managers must become better at coaching and constructive communicating there desired goals and performance outcomes. Employee recognition Employee recognition is not just a nice thing to do for people. Companies may also rely on employee performance management software that will track goals and performance and be available for all to access. Step3 Ensure that there is complete transparency about how employee performance is measured and what the company's expectations are. you reinforce. It's important that employees understand and trust the performance review before they will buy-in to a new compensation plan. Roll out the employee performance standards and get feedback from stakeholders before taking on more. Step4 Don't make changes to employee performance systems too quickly. the actions and Page 35 . It can be difficult to measure if goals have been attained if there are no quantifiable metrics. It is difficult to change the performance review system and the connected reward or compensation system at the same time. Employee satisfaction will tend to grow when there is a performance management system in place that they understand and can review throughout the year.Step2 Train supervisors and managers on how manage employee performance. Employee recognition is a communication tool that reinforces and rewards the most important outcomes people create for your business. When you recognize people effectively. with your chosen means of recognition. Because of this. One way of doing this is increasing open communication between managers and their employees.

" are rarely effective. An effective employee recognition system is simple. You must address five important issues if you want the recognition you offer to be viewed as motivating and rewarding by your employees and important for the success of your organization. When you consider employee recognition processes.  All employees must be eligible for the recognition.  The recognition must supply the employer and employee with specific information about what behaviors or actions are being rewarded and recognized.behaviors you most want to see people repeat.  You don't want to design a process in which managers "select" the people to receive recognition. This type of process will be viewed forever as "favoritism" or talked about as "it's your turn to get recognized this month. Page 36 . The Five Most Important Tips for Effective Recognition You need to establish criteria for what performance or contribution constitutes rewardable behavior or actions. such as "Employee of the Month. and powerfully reinforcing. so the recognition reinforces behavior the employer wants to encourage. you need to develop recognition that is equally powerful for both the organization and the employee. immediate.  Anyone who then performs at the level or standard stated in the criteria receives the reward." This is why processes that single out an individual.  The recognition should occur as close to the performance of the actions as possible.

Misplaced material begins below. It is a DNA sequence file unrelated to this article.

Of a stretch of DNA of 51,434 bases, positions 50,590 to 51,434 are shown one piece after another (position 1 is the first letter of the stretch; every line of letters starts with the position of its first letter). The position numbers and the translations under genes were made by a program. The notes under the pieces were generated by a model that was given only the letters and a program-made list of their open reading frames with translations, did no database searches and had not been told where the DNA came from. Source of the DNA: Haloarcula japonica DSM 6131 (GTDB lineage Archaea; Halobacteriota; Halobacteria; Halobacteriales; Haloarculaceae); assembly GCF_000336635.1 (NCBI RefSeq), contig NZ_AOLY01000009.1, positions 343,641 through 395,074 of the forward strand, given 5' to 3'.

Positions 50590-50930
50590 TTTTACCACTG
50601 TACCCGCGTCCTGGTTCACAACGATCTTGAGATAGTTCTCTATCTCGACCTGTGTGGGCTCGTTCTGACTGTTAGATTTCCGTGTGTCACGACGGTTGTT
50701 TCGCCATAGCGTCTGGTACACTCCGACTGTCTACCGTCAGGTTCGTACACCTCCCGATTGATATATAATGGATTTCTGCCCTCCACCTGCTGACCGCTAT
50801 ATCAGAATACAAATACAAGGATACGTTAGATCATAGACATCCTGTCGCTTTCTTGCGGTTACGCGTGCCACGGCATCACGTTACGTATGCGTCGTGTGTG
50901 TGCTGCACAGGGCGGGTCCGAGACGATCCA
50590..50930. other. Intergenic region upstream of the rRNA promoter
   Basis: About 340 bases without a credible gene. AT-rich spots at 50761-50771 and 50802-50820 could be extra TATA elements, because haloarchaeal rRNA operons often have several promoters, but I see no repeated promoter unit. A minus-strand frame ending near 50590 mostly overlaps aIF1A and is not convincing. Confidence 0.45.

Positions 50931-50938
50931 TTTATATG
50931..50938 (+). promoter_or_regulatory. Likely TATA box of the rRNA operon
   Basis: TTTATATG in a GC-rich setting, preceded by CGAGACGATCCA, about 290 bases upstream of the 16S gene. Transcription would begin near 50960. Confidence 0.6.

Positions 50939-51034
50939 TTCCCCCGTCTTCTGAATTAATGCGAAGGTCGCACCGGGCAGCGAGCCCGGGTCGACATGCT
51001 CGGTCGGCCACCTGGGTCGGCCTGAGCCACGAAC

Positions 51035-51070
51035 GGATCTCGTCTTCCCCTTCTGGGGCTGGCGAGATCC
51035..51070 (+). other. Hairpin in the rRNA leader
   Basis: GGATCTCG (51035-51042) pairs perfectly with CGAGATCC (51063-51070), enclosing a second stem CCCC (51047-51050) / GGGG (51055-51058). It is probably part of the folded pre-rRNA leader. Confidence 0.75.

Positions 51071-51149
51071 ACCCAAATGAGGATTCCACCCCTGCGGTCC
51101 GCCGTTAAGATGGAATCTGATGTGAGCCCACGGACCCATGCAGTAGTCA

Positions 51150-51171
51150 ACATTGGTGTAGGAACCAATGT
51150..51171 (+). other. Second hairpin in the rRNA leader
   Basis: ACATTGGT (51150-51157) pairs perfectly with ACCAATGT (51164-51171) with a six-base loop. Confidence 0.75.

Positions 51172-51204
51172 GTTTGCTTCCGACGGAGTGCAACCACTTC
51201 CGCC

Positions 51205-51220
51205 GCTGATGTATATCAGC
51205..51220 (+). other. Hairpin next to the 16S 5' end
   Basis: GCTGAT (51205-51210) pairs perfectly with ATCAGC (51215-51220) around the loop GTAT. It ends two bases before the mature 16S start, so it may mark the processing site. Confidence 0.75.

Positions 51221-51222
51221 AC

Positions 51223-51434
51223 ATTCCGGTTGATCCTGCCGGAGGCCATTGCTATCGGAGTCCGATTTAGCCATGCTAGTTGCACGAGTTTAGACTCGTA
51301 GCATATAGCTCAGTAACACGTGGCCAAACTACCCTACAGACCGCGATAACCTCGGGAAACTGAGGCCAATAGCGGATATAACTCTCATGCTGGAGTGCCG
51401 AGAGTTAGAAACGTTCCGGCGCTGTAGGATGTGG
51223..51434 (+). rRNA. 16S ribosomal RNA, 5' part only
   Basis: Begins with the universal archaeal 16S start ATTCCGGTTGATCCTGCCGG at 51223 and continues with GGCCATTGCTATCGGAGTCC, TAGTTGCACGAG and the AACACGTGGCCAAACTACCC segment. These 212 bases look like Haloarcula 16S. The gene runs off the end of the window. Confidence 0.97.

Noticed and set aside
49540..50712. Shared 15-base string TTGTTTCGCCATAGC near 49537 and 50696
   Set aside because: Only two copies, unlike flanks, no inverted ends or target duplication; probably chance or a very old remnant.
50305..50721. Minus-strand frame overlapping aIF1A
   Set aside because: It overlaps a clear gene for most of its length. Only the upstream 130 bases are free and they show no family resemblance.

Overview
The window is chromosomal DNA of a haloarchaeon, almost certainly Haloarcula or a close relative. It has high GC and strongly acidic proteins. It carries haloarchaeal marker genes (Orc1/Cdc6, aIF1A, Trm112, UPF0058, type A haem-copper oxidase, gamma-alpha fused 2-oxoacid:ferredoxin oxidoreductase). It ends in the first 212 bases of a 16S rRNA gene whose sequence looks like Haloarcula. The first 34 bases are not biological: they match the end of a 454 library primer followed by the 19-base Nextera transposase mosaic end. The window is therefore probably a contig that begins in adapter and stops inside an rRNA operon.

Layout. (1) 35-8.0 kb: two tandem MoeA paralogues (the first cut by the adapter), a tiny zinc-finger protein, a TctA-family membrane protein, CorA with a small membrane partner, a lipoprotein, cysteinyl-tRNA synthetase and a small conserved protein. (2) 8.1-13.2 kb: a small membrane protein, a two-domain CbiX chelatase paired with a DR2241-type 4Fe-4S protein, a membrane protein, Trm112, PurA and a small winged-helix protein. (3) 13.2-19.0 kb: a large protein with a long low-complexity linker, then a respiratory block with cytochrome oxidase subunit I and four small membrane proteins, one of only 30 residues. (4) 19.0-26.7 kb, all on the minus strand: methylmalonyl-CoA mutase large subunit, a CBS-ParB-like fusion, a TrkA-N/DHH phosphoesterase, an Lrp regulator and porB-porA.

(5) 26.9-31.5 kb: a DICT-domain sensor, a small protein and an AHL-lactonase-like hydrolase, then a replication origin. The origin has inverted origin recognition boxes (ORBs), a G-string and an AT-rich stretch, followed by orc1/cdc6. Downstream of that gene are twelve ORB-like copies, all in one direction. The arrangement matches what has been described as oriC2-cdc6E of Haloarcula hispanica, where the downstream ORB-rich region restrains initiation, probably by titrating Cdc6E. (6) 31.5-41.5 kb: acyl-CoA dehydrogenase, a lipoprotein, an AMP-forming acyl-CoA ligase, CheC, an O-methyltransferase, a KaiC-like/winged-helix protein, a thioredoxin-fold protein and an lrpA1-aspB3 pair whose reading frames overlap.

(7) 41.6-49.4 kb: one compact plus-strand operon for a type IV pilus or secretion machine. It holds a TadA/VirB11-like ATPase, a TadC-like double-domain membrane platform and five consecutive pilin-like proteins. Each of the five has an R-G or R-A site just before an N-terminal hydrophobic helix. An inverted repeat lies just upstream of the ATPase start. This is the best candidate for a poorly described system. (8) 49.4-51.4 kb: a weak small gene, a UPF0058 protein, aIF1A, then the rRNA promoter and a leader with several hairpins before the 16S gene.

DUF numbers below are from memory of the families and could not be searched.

SECTOR PROFILE Page 37 .

which started in 1786. which almost immediately became the Bank of Bengal. This was one of the three presidency banks. which was established in 1863. The Allahabad Bank. as did their successors. BANKING IN INDIA Banking in India originated in the last decades first banks were The General Bank of India. upon India's independence. in the 1860s. HISTORY Indian merchants in [Calcutta] established the Union Bank in 1839. then a French colony. which originated in the Bank of Calcutta in June 1806. established in 1865 and still functioning today. both are now defunct. For many years the Presidency banks acted as quasi-central banks. Foreign banks too started to app. became the State Bank of India in 1955. The Comptoire d'Escompte de Paris opened a branch in Calcutta in 1860. followed. is the oldest Joint Stock bank in India. with some of its assets and liabilities being transferred to the Alliance Bank of Simla. particularly in Calcutta. branches in Madras and Pondicherry. the other two being the Bank of Bombay and the Bank of Madras. Calcutta was the most active Page 38 . and Bank of Hindustan.(Joint Stock Bank: A company that issues stock and requires shareholders to be held liable for the company's debt) It was not the first though. when it failed. The three banks merged in 1921 to form the Imperial Bank of India. The oldest bank in existence in India is the State Bank of India. which. and another in Bombay in 1862. which started in 1770. HSBC established itself in Bengal in 1869. and which survived until 1913. That honor belongs to the Bank of Upper India. all three of which were established under charters from the British East India Company. but it failed in 1848 as a consequence of the economic crisis of 1848-49.